University estates do not tend to grow according to an over-arching masterplan; they evolve organically. As study programmes develop, so does the physical infrastructure needed to accommodate new faculties and additional students.
A modern university may have several campus sites, together with residential blocks and social amenities, strewn around the city and occasionally in neighbouring towns. Facilities management becomes a complex juggling act of daily maintenance, on-site inspections, energy assessments, fault management – with all of the human resources organisation required to ensure that all of the work is done promptly and within the requirements of legislation.
What the client wants
Controlling energy use is vitally important to the efficient running of any estate. Lighting is a constant consumer of electricity, though those using it often overlook that fact and display little concern in reducing its use. Conventionally, responsibility for the lighting falls to the facilities management team, and they will be looking out constantly for ways of using less energy and reducing maintenance costs.
In addition to the day-to-day work of facilities management there is also the need for periodic inspections of M&E services throughout the estate. One of those services is the emergency lighting installation. Every building, and every corridor, stairway and toilet in every building, needs to be visited to make sure that the emergency lighting is working within specification. This is a huge drain on costly human resources, to the extent that it sometimes becomes impossible to satisfy the testing criteria to the required standards.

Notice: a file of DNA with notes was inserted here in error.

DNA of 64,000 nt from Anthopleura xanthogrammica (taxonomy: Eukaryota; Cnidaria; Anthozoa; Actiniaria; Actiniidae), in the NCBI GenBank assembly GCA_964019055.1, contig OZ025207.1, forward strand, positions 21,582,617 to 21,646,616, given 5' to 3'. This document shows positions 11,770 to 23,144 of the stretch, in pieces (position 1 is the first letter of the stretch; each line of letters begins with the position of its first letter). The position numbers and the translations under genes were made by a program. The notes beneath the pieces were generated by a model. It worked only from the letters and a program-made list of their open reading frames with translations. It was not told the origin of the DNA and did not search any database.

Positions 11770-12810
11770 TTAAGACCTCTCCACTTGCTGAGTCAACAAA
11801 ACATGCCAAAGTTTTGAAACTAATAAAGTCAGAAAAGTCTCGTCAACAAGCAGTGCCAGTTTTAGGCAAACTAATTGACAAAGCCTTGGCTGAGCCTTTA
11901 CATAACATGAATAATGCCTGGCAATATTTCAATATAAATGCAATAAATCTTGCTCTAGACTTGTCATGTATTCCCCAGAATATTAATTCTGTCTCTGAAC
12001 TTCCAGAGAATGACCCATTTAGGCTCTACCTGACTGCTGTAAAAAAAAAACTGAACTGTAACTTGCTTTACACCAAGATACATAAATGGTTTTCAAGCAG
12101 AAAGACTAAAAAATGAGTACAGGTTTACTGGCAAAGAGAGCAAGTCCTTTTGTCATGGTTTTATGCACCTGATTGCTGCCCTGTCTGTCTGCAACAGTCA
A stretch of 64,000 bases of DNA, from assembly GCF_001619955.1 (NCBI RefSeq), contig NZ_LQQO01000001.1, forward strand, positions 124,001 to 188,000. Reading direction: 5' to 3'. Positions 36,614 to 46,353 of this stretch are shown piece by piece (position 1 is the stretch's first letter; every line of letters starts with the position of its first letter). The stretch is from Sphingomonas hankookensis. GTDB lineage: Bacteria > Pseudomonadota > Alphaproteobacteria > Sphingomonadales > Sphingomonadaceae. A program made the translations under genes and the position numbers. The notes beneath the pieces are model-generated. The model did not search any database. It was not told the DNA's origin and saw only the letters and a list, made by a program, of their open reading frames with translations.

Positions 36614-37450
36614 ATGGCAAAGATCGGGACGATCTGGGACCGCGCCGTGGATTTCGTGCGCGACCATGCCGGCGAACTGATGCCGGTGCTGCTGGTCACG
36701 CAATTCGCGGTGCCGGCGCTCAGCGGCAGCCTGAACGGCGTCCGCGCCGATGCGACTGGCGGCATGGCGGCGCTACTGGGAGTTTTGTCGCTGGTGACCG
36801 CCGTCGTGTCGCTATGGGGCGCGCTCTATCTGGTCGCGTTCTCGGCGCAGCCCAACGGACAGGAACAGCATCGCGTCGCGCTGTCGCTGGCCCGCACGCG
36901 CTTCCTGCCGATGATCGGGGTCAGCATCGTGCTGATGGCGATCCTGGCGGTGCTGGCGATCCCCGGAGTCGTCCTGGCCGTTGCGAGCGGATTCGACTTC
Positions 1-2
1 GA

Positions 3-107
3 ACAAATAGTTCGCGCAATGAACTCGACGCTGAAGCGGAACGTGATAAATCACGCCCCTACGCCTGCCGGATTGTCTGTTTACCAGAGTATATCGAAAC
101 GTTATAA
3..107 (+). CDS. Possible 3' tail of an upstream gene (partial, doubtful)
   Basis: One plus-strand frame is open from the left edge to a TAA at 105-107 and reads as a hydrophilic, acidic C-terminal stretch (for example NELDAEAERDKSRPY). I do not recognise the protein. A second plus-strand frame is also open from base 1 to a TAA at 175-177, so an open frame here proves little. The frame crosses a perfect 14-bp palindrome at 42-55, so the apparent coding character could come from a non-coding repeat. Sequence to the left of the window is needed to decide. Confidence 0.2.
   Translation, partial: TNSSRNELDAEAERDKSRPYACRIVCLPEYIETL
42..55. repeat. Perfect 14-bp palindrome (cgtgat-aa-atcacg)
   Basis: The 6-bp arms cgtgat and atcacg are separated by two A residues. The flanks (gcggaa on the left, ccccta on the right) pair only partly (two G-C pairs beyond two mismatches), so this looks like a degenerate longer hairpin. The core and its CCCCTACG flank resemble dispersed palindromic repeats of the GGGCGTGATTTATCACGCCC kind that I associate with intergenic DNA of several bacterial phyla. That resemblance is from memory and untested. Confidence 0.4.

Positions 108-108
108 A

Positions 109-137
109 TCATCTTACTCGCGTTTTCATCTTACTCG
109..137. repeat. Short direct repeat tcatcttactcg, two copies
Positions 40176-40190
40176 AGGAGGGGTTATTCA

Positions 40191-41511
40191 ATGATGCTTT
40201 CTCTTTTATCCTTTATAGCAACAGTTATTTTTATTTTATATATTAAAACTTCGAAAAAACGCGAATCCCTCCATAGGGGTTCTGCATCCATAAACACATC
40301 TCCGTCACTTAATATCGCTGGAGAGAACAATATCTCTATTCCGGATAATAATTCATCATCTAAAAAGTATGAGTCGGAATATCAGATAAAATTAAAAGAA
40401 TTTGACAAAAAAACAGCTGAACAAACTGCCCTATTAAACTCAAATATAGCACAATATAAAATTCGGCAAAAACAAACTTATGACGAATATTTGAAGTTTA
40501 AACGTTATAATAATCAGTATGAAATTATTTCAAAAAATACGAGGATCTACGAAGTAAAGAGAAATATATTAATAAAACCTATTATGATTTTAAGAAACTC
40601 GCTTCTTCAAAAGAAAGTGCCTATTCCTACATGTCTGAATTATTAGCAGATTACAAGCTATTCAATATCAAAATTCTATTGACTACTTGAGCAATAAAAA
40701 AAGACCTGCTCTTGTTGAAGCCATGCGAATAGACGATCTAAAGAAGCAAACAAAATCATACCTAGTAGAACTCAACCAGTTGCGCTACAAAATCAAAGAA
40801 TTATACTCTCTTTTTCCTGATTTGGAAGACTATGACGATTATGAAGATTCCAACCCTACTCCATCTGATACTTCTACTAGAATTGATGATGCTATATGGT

Every university facilities manager is looking for a more efficient way of managing the lighting installation. If there was a way for a light fitting to inform the team that it was about to fail, or for every emergency lighting fixture across the estate to give the thumbs-up (or -down) as to its state of health, that would take an enormous amount of pressure off the work of the estates team. If only such a thing were possible.
There is a new option on the table that addresses all of these concerns. Harvard Eyenut is a system of lighting management and data harvesting that sends and receives information between connected luminaires and a central control management point. It can control the use of luminaires, report potential failures and undertake automatic testing of systems, all without the need for busy personnel to take time out from other tasks. And when a luminaire reports an anomaly, that is reported to the central control point for the estates team to take corrective action.
But how deep can such a system go? What level of input can such an automatic system have that would release the estates team to carry out other, more pressing, duties?
The Harvard Eyenut is a user-friendly system. Put simply, it puts information on the entire lighting installation onto a computer screen. This becomes the ‘user interface’ and enables facilities management to monitor the performance from a desk. And because the same information can also be provided to laptops and mobile devices, information can be accessed throughout the physical estate.
The information is harvested via a network of sensors, some connected to luminaires, monitoring their performance, with others located within the building, monitoring environmental conditions. Information sent by Eyenut to the facilities team can be actioned either manually or automatically, while dedicated drivers for LED luminaires and other sources can receive instructions from Eyenut via the user interface.